Tuesday morning, the Memphis City Council’s public safety committee passed a pair of CCC-proposed ordinances aimed at curbing panhandling. One ordinance establishes restrictions on how close panhandlers can come to ATMs, hospital entrances, banks, trolley stops, and other public areas. That ordinance allows some zones downtown where passive panhandling (the panhandler doesn’t touch or follow the person they’re asking for money) is allowed.
The other ordinance would ban the sale of single beers in most downtown convenience stores. There are eight stores in the area that would be affected. It's bordered by Mill on the north, Fourth Street in most areas of the east (the border extends to Lauderdale at one point), Vance on the south, and Riverside on the west.
The small committee meeting room at City Hall was standing-room-only, as people on both sides of the issue packed the space. Many downtown business proprietors, including The Peabody Hotel's Doug Brown, spoke up in support of the ordinances. The owner of Jack’s Food Store took the other side, saying the beer ban would severely hurt his business. He claimed customers from all walks of life purchase single beers and should continue to have the right to do so.
Midtown resident Ceylon Mooney expressed concerns that the anti-panhandling ordinance would push panhandlers into his neighborhood. Councilwoman Wanda Halbert, the only committee member to vote against the no-panhandling zone ordinance, agreed.
“I’ve experienced panhandling at grocery stores and Wal-Mart in Whitehaven. I’m not sure how this ordinance is fair for people in other parts of the city,” Halbert said.
The council will further discuss the beer ban ordinance at its next committee meeting on Tuesday, March 9th. Both ordinances will be discussed in a first reading in city council on March 9th, as well.
In the first local public nuisance action against a set of condominium owners, Environmental Court judge Larry Potter ordered the Wooddale Condominiums property in Fox Meadows temporarily secured, after authorities found signs of illegal dumping, gang graffiti, and numerous fire, health, and code violations.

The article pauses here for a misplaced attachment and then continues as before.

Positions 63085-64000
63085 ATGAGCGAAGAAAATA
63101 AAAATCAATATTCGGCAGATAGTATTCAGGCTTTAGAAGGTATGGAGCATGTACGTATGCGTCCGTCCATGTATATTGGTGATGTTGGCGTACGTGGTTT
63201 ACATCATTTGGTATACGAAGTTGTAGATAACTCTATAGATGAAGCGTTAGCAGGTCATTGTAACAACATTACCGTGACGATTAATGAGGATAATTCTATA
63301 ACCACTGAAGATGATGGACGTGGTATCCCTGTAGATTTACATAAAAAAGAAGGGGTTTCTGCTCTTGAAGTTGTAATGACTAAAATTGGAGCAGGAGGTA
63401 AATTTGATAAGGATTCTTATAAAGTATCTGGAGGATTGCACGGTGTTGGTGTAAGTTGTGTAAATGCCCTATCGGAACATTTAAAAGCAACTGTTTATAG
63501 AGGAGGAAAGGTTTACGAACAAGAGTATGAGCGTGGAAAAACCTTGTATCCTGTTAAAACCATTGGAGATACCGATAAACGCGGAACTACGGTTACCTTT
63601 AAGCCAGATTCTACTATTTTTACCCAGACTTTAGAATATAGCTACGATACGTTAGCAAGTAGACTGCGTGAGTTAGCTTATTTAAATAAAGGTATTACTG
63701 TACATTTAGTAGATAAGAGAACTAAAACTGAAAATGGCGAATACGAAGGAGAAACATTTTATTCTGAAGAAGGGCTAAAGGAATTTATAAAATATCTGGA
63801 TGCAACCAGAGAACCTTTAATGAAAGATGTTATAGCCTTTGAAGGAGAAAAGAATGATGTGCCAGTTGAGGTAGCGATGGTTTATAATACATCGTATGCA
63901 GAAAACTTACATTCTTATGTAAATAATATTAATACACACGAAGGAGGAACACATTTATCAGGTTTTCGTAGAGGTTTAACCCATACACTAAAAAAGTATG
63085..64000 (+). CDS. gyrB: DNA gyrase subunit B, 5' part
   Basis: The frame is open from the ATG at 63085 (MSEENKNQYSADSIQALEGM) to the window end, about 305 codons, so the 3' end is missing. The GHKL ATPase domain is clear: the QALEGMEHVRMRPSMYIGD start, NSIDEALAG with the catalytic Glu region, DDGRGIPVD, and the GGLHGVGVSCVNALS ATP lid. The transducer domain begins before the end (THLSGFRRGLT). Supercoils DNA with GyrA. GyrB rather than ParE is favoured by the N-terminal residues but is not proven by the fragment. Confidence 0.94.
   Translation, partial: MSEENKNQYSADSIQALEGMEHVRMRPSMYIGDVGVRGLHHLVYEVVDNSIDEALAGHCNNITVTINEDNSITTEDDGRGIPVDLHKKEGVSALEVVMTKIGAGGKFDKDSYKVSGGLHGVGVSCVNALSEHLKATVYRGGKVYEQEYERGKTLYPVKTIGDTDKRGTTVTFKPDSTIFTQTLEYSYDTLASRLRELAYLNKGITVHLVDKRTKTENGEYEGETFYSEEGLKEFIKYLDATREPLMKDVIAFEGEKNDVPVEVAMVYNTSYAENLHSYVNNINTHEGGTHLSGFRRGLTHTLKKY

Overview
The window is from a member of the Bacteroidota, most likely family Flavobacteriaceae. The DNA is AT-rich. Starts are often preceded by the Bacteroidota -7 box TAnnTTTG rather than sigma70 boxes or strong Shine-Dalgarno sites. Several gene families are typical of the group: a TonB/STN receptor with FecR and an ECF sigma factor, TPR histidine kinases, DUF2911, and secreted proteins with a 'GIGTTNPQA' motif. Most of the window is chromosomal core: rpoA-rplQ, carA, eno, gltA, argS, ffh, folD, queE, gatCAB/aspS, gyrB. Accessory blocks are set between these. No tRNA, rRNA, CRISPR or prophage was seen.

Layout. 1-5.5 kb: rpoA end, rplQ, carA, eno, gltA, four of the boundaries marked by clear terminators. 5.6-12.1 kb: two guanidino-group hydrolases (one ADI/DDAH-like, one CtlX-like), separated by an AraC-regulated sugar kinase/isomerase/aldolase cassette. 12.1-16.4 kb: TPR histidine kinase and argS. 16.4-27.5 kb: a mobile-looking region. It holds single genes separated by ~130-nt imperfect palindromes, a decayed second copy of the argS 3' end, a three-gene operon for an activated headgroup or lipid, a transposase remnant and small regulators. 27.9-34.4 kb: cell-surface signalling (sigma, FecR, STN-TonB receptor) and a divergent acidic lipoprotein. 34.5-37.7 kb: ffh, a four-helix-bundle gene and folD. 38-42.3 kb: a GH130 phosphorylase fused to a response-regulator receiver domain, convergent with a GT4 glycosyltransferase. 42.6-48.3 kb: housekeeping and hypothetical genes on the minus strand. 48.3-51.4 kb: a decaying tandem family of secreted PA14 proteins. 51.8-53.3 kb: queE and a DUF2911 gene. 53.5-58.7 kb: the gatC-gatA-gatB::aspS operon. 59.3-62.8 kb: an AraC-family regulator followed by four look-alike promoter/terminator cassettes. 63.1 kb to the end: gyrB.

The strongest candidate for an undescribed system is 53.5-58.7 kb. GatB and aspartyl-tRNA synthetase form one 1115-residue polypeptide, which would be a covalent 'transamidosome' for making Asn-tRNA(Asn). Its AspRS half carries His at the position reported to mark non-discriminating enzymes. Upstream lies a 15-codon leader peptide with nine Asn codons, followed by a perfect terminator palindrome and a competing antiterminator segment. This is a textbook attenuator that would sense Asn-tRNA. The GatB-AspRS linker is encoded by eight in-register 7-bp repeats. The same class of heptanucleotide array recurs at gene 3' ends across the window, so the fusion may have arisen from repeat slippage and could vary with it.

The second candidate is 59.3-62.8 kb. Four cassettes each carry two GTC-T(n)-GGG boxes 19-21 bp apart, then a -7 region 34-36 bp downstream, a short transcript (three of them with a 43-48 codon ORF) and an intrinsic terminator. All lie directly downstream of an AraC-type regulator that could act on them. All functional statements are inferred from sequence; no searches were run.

About 10 percent of the run-down units remain occupied, but all vacant properties were boarded. Those who continue to live on the property were allowed to stay, but the Memphis Police will be enforcing a no-trespassing policy in which only residents and their guests will be permitted onto the property.
“Those who are living here are living in unbelievable conditions, and we have an obligation to help them,” said district attorney Bill Gibbons, at a press conference held outside the condos Monday afternoon.
According to Memphis Police director Larry Godwin, undercover officers have made drug purchases near the abandoned condos. They’ve also documented acts of vandalism, theft of copper and plumbing piping, and criminal trespassing on the property.
“Squatters have been living in some of these empty condos,” Gibbons said.
The remaining owners are ordered to appear in Environmental Court on Friday, Feb. 26th to answer to allegations in the nuisance petition. Unlike with most nuisance closures in which the owner is held responsible, the Wooddale Condominium Association has been named as the defendant in the case.